PS 75 headstamp .30-06


#1

Where do you suppose this brass came from? According to your ID page it has 4 sources.

Italy, Korea, Spain, Chech. I live in the USA.


#2

Can you post a photo ?

I’d go with Korea.


#3

Can’t post a Pic… it has a circular crimp.


#4

milboltnut–With a 1975 date it is almost certainly Poong San, South Korea.


#5

[quote=“milboltnut”]Where do you suppose this brass came from? According to your ID page it has 4 sources.

Italy, Korea, Spain, Chech. I live in the USA.[/quote]

The factory Pirotecnia Militar de Sevilla was closed in 1966. Its headstamps were PS, PMS and PM.


#6

I did a google search and found Korean to come up time and time again. I also found one link about problems of splits along the base of the casing.


#7

Some of the many lots of Korean surplus .30-06 had problems. SOme were minor, some were severe. If you Google a little more you should find a listing of the known bad lots. Because of this, I would never buy this ammunition outside of it’s original packaging, seperated from it’s lot number. That being said, I have a known good lot and it is quality ammunition. It shoots better in my M-1 than the supposedly excellent Danish surplus.

My question would be why did some lots go bad in storage and others remain good. Certainly they all passed the QC testing at manufacture. Can poor storage cause defects like severe case splits at the head?

AKMS


#8

Splits at the head ( “K” splits etc) are caused by bad Internal drawing ram radius design, leading to over-stressing the case head internally, at the joint of the web and body. As this stress takes time to develop into a full-blown stress fracture ( brass ageing) it takes several years to become evident on firing.
A similar even happened to Kynock .30/06 made in the early 1950s, but the matter was rectified as it showed up after about a year in store, and .30/06 was made in Batches at the time, as required, and not for “Reserve store”). The incorrect tool ram radius was corrected, and the problem disappeared.

Later PS ( and PSD) don’t show this head split tendency, so the problem must have also been recognised early on.

I have not heard of any earlier KA (?Korea Arsenal?) .30/06 ammo being affected. Maybe because this ammo was Berdan primed initially? ( Different ram design and or heading ram support?). I suspect the KA ammo was made on the earlier Japanese Inchon Factory machinery ( if such survived the WW II and Korean War at all?). The Japanese Army Arsenal based at Inchon and hinterland was examined in 1945 ( & photographed) by the US Ordnance special teams, so their reports are now available in the Archives as declassified material for public use.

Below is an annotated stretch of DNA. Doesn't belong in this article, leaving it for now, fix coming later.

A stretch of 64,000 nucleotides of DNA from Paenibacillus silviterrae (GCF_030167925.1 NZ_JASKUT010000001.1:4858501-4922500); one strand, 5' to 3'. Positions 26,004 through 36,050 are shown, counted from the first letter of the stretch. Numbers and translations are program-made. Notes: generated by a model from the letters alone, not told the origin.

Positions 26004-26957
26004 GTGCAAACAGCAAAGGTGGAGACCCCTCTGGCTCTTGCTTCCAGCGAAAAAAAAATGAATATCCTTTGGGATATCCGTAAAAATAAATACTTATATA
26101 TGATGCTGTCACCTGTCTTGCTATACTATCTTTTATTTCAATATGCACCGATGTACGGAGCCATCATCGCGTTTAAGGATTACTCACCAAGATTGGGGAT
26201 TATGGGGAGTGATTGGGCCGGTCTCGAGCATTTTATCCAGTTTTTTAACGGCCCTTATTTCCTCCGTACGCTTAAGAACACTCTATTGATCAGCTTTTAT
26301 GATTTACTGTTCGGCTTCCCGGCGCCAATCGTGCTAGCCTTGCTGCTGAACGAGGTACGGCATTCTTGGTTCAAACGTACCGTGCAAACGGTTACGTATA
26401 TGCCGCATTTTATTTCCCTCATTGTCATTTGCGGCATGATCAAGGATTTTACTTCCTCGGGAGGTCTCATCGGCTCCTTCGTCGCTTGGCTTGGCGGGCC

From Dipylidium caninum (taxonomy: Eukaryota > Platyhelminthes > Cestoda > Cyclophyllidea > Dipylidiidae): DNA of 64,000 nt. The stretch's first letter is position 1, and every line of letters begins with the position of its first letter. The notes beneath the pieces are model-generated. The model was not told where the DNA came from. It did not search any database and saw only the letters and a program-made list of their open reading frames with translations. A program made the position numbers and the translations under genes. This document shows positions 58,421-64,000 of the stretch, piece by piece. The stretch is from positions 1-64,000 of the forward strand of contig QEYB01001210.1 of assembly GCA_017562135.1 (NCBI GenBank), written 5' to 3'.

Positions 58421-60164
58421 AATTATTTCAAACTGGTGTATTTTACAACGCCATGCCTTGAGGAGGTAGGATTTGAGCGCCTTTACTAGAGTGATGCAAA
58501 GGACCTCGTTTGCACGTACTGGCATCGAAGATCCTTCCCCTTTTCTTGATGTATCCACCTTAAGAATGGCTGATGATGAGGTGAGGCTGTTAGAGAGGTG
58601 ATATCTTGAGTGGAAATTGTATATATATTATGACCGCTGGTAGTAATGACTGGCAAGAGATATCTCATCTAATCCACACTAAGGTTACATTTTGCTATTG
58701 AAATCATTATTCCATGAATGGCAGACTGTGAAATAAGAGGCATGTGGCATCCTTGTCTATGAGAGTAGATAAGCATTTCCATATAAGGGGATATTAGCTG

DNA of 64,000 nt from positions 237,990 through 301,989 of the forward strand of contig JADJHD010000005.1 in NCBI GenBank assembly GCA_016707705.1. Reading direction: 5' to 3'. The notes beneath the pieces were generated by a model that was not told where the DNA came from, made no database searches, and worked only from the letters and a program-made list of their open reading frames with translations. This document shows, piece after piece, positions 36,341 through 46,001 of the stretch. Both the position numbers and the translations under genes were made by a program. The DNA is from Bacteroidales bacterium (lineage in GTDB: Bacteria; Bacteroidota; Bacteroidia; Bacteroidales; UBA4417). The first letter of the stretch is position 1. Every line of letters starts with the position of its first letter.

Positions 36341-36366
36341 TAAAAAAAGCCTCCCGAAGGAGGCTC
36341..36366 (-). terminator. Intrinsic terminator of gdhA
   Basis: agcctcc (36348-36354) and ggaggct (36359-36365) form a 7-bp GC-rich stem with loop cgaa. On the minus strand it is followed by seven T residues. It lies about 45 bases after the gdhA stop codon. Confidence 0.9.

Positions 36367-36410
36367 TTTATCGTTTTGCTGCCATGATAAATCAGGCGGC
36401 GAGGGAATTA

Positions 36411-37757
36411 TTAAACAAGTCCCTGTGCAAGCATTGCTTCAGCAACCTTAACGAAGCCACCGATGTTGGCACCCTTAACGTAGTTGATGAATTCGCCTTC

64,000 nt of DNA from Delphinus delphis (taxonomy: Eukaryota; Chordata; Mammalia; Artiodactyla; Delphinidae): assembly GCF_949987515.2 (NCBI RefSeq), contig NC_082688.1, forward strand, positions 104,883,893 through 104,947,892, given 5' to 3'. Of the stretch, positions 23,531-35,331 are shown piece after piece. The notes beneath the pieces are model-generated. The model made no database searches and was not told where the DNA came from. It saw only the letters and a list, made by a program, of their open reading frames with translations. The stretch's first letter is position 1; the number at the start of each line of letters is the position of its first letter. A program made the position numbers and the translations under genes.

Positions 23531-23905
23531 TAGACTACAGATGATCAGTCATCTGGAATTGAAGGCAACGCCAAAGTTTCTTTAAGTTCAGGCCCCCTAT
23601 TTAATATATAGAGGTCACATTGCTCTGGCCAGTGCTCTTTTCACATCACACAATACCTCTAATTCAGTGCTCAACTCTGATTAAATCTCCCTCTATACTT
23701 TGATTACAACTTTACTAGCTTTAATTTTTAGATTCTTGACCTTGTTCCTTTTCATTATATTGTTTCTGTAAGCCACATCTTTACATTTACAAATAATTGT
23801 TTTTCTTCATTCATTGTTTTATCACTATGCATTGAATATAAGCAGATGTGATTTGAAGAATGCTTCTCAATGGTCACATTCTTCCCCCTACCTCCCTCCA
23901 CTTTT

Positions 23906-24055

Regards,
Doc AV
AV Ballistics


#9

Good info DOC.

Looking at the list of known Korean “PS” lots that were imported, there is a distinct group of lots within that list that have shown case head splits.

The list begins at “PS 2-033” (headstamp unknown. PS 74 or 75 maybe?) and ends at “PS 2-205” (PS 76).

The problems begin around lot “PS 2-152” through “PS 2-165”. Headstamps are “PS 75”. Lots after these appear to be OK. My lot is “PS 2-202” with “PS 76” headstamp and is A-OK .

How long of a production span would this run of 13 lots account for? A week? A month? Most of the lots in this range have reports of severe splits, blown primers, etc…

Maybe they tried some new or different tooling. It seems as though this “bad” ammunition is confined to a short period of production not related to start-up issues or the beginning of production. Any ideas why the problems are isolated like this?

AKMS


#10

I tossed a bunch. I can get more 06 brass…